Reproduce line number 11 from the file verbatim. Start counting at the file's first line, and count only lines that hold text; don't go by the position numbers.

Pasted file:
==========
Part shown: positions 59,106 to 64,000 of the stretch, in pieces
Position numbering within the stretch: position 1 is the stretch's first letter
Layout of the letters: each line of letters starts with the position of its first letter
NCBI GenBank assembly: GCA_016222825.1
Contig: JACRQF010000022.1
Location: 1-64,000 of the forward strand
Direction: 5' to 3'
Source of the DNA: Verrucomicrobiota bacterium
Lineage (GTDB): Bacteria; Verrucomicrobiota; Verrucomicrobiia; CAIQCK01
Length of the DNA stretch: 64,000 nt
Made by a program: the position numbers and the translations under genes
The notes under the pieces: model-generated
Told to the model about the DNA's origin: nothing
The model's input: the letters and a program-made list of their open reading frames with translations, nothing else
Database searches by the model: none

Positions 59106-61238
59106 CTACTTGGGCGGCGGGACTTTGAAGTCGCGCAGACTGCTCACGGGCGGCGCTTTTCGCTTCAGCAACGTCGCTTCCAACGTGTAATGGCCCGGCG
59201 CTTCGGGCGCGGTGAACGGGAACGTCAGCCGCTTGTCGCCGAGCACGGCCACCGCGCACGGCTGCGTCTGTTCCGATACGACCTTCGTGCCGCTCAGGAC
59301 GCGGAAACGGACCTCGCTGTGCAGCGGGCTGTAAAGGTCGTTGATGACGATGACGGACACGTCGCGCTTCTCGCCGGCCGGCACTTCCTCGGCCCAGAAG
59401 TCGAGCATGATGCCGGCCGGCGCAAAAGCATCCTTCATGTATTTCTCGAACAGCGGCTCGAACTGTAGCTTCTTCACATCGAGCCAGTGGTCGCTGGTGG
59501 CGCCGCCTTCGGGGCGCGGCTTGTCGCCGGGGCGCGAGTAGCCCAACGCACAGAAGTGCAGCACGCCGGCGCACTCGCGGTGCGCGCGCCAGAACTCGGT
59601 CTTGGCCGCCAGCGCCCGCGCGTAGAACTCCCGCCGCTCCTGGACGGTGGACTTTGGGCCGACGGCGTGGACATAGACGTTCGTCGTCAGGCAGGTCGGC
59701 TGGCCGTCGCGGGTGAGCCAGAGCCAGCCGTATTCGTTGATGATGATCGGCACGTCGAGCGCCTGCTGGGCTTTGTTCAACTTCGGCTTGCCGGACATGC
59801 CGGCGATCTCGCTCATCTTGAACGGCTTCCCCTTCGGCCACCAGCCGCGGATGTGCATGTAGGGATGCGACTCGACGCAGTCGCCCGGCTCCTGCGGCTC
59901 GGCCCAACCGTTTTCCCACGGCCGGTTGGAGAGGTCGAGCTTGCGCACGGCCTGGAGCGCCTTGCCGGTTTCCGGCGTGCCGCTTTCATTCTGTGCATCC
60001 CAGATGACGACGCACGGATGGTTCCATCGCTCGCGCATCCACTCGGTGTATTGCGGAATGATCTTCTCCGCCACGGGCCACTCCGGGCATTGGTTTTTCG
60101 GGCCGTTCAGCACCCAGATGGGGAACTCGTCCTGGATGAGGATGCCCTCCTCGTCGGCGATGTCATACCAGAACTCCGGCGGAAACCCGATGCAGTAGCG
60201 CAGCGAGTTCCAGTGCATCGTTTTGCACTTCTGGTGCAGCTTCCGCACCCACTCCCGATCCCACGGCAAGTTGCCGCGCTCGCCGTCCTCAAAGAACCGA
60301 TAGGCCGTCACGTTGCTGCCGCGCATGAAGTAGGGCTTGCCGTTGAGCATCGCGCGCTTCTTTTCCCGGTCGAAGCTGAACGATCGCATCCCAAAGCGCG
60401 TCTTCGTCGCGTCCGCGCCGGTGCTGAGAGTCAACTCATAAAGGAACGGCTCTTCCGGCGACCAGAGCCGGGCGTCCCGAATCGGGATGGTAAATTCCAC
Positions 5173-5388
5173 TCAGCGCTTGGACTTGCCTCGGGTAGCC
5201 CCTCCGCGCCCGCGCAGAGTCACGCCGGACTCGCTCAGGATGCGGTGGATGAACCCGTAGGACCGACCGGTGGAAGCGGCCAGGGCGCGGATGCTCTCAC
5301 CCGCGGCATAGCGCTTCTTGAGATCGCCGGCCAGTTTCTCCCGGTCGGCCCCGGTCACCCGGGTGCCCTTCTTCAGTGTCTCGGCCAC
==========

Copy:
Made by a program: the position numbers and the translations under genes